Yan Pascal Tortelier leads the San Francisco Symphony in a French Program: Bizet, Ravel, and Saint-Saëns, with Jean-Efflam Bavouzet, piano, and Jonathan Dimmock, organ
Yan Pascal Tortelier was levitating with exuberance last Friday.
Every good conductor shows passion, of course, even those untempted by choreography. But audiences love the ones who take to the air and defy gravity—most famously Leonard Bernstein, who did so wildly and erotically—but also the occasional anomaly. I once witnessed long-gone Swedish conductor Sixten Ehrling, famously reserved, conduct Respighi’s Roman Festivals in his seventies, leaping about the Carnegie Hall stage like a red devil from Hades. Only the trident was missing.
Steven Kruger—with the kind permission of Fanfare Magazine—here begins a series of reviews of recorded music. All these are from CDs and SACDs, but of course the download is rapidly becoming a more important source for recordings. Of course the rest of us will be chipping in as well!
MTT leads the San Francisco Symphony in Ravel Rossini, and Respighi, with Daniil Trifonov Playing Chopin’s Second Piano Concerto
Davies Hall, San Francisco September 26, 2015 The San Francisco Symphony Michael Tilson Thomas, conductor Daniil Trifonov, piano Ravel – Menuet Antique (1895/1929) Chopin – Piano Concerto No. 2 in F minor, Opus 21 (1830) Rossini – Overture to The Silken Ladder (1812) Respighi – Roman Festivals (1928) I confess I found myself in Davies […]
Naked came the pianist!
Or so it nearly seemed, as Yuja Wang made her way to the Davies stage last Saturday. This young performer always serves up classic delicacy spiked with erotic undulation. But nothing quite led us to expect the peek-a-lot raspberry dress, with its hip-high slit, diamond glam panels and full expanse of leg seen from the bench. This was nearly Bartók in a bikini. But nobody was complaining. Europe, take note. In America, all is not prudery!
There is a special feeling at Davies Hall in summer. The weather is balmy, if we are lucky. The sun is still up as the concert begins. But our hair is let down. Children are present, and young people dot the aisles in remarkable stages of undress. The air of eager informality is like a visit to the movies—minus the smell of popcorn. And, musically speaking, here we sometimes get the chance to hear romantic rarities we secretly love.
I had the good fortune of catching the San Francisco Symphony Youth Orchestra by the tail last month, just as they set out on their tenth European tour. The orchestra has been wowing audiences at the Philharmonie, the Concertgebouw and the Mariinski ever since 1986. I suspect they will make a similar impact this time, under the baton of Donato Cabrera, who also stewards the Las Vegas Philharmonic and California Symphony these days.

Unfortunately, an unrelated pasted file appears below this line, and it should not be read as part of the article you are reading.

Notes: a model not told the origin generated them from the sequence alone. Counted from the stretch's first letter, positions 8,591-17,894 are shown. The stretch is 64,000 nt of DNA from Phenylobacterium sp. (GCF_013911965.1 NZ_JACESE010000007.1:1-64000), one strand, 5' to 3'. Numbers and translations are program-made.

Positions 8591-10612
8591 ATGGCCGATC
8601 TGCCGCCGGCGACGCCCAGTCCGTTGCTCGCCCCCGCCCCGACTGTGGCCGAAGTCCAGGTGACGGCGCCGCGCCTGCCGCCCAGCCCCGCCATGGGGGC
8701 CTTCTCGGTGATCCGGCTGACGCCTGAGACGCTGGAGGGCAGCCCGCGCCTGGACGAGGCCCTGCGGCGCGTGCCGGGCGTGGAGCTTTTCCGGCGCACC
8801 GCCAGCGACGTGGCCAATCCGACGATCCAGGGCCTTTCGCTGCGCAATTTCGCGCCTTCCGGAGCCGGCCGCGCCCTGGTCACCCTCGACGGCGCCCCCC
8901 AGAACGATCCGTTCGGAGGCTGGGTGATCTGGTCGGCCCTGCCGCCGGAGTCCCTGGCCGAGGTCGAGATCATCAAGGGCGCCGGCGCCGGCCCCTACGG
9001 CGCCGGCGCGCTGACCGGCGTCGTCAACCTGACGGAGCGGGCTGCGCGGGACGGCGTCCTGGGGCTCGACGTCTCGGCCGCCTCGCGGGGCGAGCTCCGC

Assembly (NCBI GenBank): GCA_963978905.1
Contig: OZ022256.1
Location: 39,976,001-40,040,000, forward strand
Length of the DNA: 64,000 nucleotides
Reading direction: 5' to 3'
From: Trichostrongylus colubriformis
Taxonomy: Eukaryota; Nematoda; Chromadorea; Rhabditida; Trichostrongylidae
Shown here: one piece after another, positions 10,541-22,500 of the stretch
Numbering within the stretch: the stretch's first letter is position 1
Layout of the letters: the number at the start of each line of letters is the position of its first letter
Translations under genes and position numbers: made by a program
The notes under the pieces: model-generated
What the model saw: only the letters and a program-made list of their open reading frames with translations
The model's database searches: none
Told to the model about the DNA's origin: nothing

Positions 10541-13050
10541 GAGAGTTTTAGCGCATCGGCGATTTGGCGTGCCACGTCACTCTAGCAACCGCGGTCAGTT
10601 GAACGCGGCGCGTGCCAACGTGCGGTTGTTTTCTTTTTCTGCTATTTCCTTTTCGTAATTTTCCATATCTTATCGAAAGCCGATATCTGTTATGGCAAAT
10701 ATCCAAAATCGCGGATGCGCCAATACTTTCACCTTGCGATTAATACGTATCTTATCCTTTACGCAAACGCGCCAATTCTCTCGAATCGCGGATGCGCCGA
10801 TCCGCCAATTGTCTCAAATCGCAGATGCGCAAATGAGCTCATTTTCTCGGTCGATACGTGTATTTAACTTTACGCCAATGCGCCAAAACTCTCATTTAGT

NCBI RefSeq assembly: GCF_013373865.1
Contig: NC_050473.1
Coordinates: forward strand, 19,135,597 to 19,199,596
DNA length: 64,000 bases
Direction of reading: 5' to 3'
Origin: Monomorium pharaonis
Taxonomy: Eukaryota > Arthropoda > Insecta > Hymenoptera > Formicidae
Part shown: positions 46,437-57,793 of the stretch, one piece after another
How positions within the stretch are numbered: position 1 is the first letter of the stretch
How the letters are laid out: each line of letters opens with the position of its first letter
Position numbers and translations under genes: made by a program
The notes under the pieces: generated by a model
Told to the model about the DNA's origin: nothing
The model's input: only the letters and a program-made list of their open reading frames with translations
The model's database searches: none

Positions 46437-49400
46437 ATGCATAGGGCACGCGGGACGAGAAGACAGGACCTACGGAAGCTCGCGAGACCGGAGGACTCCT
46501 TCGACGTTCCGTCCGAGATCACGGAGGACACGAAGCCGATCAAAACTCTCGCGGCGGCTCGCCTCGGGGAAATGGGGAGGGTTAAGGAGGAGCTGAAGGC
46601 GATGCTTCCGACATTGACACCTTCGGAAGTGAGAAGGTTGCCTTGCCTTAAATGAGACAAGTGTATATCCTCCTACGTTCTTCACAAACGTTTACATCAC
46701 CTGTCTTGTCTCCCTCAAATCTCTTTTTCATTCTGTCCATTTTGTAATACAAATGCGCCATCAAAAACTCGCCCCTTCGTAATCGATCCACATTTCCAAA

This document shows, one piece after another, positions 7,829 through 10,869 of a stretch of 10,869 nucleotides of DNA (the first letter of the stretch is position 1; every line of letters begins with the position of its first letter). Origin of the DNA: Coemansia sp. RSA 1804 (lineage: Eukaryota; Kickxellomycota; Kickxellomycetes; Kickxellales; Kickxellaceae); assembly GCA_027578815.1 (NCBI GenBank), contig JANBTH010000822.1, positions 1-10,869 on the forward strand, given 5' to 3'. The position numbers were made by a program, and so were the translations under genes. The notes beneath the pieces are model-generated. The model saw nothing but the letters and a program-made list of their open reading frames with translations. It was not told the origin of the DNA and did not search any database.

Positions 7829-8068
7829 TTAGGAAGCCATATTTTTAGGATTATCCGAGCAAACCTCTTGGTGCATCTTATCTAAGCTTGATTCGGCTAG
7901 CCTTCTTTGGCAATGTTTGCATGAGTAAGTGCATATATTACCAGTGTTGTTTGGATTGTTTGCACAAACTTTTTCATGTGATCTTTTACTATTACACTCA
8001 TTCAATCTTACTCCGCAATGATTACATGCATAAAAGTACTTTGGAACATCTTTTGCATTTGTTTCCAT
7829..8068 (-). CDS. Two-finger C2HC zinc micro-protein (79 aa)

Charles Dutoit conducts The San Francisco Symphony in Stravinsky, Elgar, and Mussorgsky/Ravel, with Gautier Capuçon, Cello
It’s hard to recall a time when Stravinsky’s music carried with it the suggestion of impossible modernism. But it did—once. The appearance of Petrouchka on TV in 1960 made the viewer feel quite daring, I remember. It was “dissonant.” And the Rite of Spring, with all those purpose-led insect lives and braying jurassic fossils was just plain intimidating. Little did we know then that dinosaurs were merely large chickens and Stravinsky himself, if not exactly a pussycat, then about as threatening as a Russian wolfhound on Stupid Pet Tricks.
Michael Tilson Thomas Leads the San Francisco Symphony in Leonard Bernstein’s “Age of Anxiety” Symphony and Mahler’s Fourth
There is a sound you sometimes feel after midnight, high up in Manhattan. It comes from maybe thirty blocks away. Very faint. In the stillness of your mind, you know it is a lonely taxi horn dancing with the doppler effect. But in the small hours of the city, you wonder who might be riding home amongst sleeping millions, and how boozily, and what love affairs or personal dramas might now begin or end. New York is like that. In its darkness, taxis are crickets, and you listen.